Tax Specialist Richard Murphy describes the looming crash ahead for the UK after GE2017, and the myth of a ‘strong and stable’ conservative government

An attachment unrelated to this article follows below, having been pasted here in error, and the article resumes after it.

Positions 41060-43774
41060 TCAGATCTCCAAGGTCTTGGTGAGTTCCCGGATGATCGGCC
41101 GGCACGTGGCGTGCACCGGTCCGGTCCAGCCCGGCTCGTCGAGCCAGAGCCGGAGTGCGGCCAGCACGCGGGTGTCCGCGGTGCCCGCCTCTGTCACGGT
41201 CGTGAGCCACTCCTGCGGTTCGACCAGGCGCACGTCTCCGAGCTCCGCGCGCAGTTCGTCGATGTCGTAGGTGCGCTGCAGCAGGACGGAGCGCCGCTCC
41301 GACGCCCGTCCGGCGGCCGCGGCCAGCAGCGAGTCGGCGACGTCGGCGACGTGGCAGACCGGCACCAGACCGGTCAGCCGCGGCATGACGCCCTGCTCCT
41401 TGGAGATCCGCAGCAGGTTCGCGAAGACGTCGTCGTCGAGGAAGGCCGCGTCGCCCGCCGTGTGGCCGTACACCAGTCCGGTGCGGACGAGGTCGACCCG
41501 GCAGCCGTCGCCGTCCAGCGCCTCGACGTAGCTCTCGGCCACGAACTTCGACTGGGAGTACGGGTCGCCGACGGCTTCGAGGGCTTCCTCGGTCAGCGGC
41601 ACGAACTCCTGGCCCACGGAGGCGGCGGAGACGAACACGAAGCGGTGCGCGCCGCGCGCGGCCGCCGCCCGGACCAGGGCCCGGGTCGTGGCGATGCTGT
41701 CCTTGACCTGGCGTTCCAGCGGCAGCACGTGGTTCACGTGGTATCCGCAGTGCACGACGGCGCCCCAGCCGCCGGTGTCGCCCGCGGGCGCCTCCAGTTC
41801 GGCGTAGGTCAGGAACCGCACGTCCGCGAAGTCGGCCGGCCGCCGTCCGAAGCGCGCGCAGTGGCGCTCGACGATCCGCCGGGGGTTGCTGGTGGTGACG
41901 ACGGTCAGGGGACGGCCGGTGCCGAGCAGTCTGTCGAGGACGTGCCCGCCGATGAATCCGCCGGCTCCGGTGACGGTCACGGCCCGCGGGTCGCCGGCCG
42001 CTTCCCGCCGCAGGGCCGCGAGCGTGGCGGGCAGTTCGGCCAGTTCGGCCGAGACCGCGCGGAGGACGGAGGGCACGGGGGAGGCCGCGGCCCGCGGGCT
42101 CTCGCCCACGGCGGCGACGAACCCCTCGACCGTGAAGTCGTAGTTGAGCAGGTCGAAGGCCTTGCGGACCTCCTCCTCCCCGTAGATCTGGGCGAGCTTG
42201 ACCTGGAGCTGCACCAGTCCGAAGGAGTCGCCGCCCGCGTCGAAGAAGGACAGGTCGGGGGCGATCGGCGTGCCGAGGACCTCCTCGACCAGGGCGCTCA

RICHARD MURPHY: I am Richard Murphy, I am Professor of Practice in International Political Economy at City University of London. The general election is a sham. We don’t need a general election now, the law said we should not have a general election now. The law said we should have a general election in 2020, but Theresa May thought she could exploit the situation to increase her majority, to impose hard Brexit on the UK before we go into a serious financial crisis. Are we going to go into a serious financial crisis? Yes. When? Soon. How I do I know? Debt is increasing, individual debt is increasing. The number of bankruptcies is increasing, the number of county court judgments is increasing, real wage rises are falling, the amount of new credit available in the economy is reducing, so people will not be able to make up the shortfall. We are therefore going to have an economic downturn. We’ve already suffered a fall in the exchange rate, investment is declining, we are in trouble. She knows that, that’s what the real economy’s doing, so before that becomes apparent to people, she’s going to run to the country, exploit the situation, where she’s seen as strong and stable, whatever that means, complete nonsense, and exploit the fact that Jeremy Corbyn is unpopular and say, “Give me the mandate I need to take us out of Europe.” God knows why, she hasn’t explained, literally she has not explained what she’s going to do with this mandate and, she’s doing it all before the crisis begins to hit home. There’s going to be a lot of people who vote for her, who are going to deeply regret it I suggest. We are told we are going to get a strong and stable government in the UK. It’s a complete nonsense, first of all, we’re going to get Theresa May, we’re not going to get a government that even campaigned to vote Theresa May, so that’s not a government, that’s a Prime Minister, for the first time we’re getting a President. Secondly, have they got a good track record of strong and stable? Everything that the Conservatives are saying is lies, one of the pieces of research I’ve done is very simple. I looked at the last 70 years, and said, “Who on average in real terms has borrowed more money? Labour or Conservative?” And the answer is, it’s always the Conservatives borrow more. But they say strong and stable is a balanced budget, well they’ve never delivered it, they’ve borrowed more than Labour, every year in office, on average. They talk about strong and stable, because they’ve delivered austerity, but they’ve crashed the economy, they’ve reduced real wages, they’ve cut our services, they’ve pushed people into poverty, that’s not strong and stable, that’s creating misfortune, disharmony, division in society, stress, how’s that stable? Actually I think we’re living in a very dangerously divided country after seven years of austerity. I don’t get strong and stable, I get weak and feeble maybe, but certainly not strong and stable. The Labour Party has issued its manifesto for the 2017 general election, and I’m on record as saying, I welcome this manifesto. What’s good about it? Fundamentally, this says we reject neoliberalism, we reject all the arguments of the last 35 years, which have said the markets know everything, and they provide the solutions, this says the government has a fundamental role in society, in providing education, healthcare, housing, training, all the other things we need, infrastructure investment, says that’s a government role, and we can’t outsource it, Hallelujah! At last, we’ve got somebody who’s willing to stand up and say, government can be a good thing and is the right provider of the solution. To balance that, there’s a request for more taxation. I argued years ago we should be increasing the tax rate on higher paid people, I argued there should be a cap on tax relief on high earnings, and that appears to be pretty much flowing through into this manifesto. I’ve argued that we should have a high corporation tax rate and corporation tax cuts are absurd. In fact, corporation tax cuts are absolutely counter productive for our economy. If you have a large company investing right now, with a tax rate of 19%, and the rules we have for allowances on investment, for every 100 pounds they invest, they get 3.80 pounds back in a tax saving in year one. Now admittedly they get some more in years two, three and four, I don’t deny that, but they get very little money back each year. Not enough to really change their decision. If Jeremy Corbyn introduces a 26% corporation tax rate and, he matches that with an investment allowance, and I think he should, which says you get 100% relief, they get 26 pounds back in the year they spend the money, and that creates a massive incentive to invest, and an incentive to invest boosts productivity, boosts the value of labor, can increase wage rates and create a virtuous upward cycle in taxation, that actually delivers us a strong economy for the future. Yes, the whole point about a high corporation tax rate, is that what it does, is encourages people who are really going to invest, to lay their cash on the table, to go out there and buy new equipment, to invest in technology, to get people to train, because they get a lot of tax relief on it. The best tax avoidance of all, is literally investing in the real economy if you have a high corporation tax rate. Let’s also look at the other side of this. Some people will say this will give an incentive to move money out of the UK. Of course they’ll say that, they always say that. First of all, that’s complete nonsense, there’s no evidence that people move real businesses on the basis of taxation. Real businesses require people, and they require customers, and the UK’s got 65 million people, who can either work, or can be customers, no big business is going to turn its back on that. So let’s be clear, nobody’s going to walk out of the UK, this is a big market. They might try and take their profits out of the UK, and a decade ago, they’d have got away with that, but now we’ve got country by country reporting for taxation. Country by country reporting shows when somebody is artificially understating profit in one country, and artificially overstating profit in another country. The UK is going to still have this rule after Brexit, so they will be able to find out who is abusing by trying to shift their profits out of the UK. If it’s found out, it can be challenged and corrected. Do I therefore believe that actually there’s very much risk from having a 26% corporation tax rate, because all the money is suddenly going to fly away to tax havens? No, because in the last decade, we’ve won the argument on this issue, we’ve got the systems in place, the cheats will be found out, they know it, they won’t try it.